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Aug 30

Jordan Zimmermann: About Last Night (August 29)

I don’t think you could have faulted Jordan Zimmermann (11-8) if he’d lost all ability to think coherently and grooved one to Derek Dietrich after Martin Prado nearly decapitated Zimmermann with a comeback liner in the fourth. Ichiro Suzuki had just worked his way on with a single, and on the next pitch Prado unleashed a bit of revenge for his strikeout in the first. In that first at-bat, Prado had fouled one straight back that certainly gave the impression that he was right on Zimmermann’s offerings. In this at-bat, he was nearly right on J-Zimm’s noggin.

Yankees rookie Bryan Mitchell had been hit in the head a little less than two weeks ago. In 2015, Archie Bradley and Carlos Carrasco have also been hit. It doesn’t happen all the time, but it happens enough that pitchers know it’s a risk.

In his first at-bat of the night, Dietrich had worked a nine pitch walk, but Zimmermann caught him fishing for a curveball down near the shoelaces. Dietrich fouled it off, but it was enough of a clue that Zimmermann went back to the pitch here in the fourth. This time Zimmermann bounced the curve, and Dietrich chased.

Strike three. One down with runners on first and second.

Next up is the firs basemen Justin Bour, a baseball player in a slow-pitch softball player’s body. In the seventh, Bour would hit some high heat a very long way to right-center field, but in this at-bat he grounded out to Ryan Zimmerman at first. Marcell Ozuna ended the threat with a fly out to Bryce Harper in center.

The game wasn’t won at that moment. There were still five innings to go, and the Nationals were up only 2-0, but it was the best opportunity for the Marlins to score. There was a sense that the Marlins might have had Zimmermann’s number at that point. In the third they’d strung together a few hits.  Pitcher Tom Koehler (8-13) singled, and Dee Gordon doubled off the base of the right field wall. Koehler was tossed out at home trying to score on a passed ball, but with Ichiro’s and Prado’s singles that was four straight hits. This could have been a big inning.  This could have been something.

It was like that for Zimmermann on Saturday night. He wasn’t dominant, but he got the outs when he needed them. Mostly I remember a lot of fly balls to Harper and groundouts to Ian Desmond. There were a scattering of strikeouts when he needed them. Nothing gaudy. Nothing that made you think he was going to set a new personal record and be mistaken for Strasburg, but he made pitches.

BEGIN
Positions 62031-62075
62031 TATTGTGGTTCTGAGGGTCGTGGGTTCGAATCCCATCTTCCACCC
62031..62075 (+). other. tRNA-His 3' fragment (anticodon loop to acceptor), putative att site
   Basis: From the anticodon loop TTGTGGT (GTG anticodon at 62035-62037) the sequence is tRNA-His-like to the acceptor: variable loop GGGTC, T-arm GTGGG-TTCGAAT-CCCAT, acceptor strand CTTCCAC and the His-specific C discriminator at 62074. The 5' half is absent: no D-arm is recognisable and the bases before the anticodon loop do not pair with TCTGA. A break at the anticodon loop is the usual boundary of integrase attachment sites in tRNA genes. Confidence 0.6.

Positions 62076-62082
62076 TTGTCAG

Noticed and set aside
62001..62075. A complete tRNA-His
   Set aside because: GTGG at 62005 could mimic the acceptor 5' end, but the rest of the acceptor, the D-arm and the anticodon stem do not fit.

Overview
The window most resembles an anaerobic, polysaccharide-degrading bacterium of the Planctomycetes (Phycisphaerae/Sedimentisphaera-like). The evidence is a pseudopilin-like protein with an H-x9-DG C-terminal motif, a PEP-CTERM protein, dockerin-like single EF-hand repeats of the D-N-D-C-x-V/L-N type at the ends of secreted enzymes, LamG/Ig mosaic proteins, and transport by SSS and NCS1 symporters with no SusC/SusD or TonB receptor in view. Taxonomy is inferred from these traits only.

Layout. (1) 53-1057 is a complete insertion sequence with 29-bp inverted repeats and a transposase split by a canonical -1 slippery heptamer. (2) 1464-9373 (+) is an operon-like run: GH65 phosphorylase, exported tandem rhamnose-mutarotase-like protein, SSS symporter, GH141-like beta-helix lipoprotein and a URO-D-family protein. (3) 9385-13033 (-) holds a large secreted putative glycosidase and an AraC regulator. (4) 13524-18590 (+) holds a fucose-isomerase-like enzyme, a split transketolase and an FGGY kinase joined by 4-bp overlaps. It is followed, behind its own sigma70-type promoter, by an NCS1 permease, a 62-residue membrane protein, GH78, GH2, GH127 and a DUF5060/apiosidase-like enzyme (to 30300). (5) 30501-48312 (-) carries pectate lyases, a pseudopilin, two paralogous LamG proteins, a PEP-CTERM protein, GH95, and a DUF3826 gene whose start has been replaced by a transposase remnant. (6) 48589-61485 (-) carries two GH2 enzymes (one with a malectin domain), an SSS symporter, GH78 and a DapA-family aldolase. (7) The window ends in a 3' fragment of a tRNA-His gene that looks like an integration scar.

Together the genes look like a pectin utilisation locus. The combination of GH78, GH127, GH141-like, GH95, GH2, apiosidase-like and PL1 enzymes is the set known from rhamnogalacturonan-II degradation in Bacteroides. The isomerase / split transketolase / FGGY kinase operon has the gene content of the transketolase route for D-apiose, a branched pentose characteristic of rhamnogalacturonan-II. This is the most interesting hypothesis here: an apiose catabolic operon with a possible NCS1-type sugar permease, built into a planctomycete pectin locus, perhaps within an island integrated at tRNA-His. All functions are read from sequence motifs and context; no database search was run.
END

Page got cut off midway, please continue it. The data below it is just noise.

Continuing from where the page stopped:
He located his fastball, and the Marlins couldn’t really do all that much with the curve. They mostly drove the ball into the dirt and into the waiting glove of one of the Nationals infielders. Hindsight being what it is, the Marlins probably should have batted Koehler cleanup, and they likely would have scored four or five runs. Gordon, Ichiro, Prado, and Koehler were a combined 6-for-11 against Zimmermann with Koehler going 2-for-2. The rest of the lineup went 1-for-14. Koehler now owns Zimmermann.

You read it here first.

On the night, Zimmermann went seven innings and allowed one earned run on seven hits and one walk while striking out four.

Below I’ve listed the particulars for yesterday’s game.

Pitches by Type:

##  Pitch Type Count    %
##   Curveball    18  17.
##    Fourseam    55 51.9
##    Two-seam     3 2.83
##      Slider    30 28.3

Pitch Type by Inning

##            1 2 3 4 5 6 7
## Curveball  2 3 2 5 2 2 2
## Fourseam  12 9 8 5 8 4 9
## Two-seam   0 0 1 0 1 1 0
## Slider     2 5 5 4 5 2 7

Pitches by Outcome:

##                           Curveball Fourseam Two-seam Slider
## Ball                              4       19        0     11
## Called Strike                     5        7        0      4
## Foul                              6       10        1      7
## Foul Bunt                         0        1        0      0
## Foul Tip                          0        2        0      1
## In play, no out                   0        5        0      1
## In play, out(s)                   1        6        2      5
## In play, run(s)                   0        1        0      0
## Swinging Strike                   1        4        0      1
## Swinging Strike (Blocked)         1        0        0      0

Events by Final Pitch of At-Bat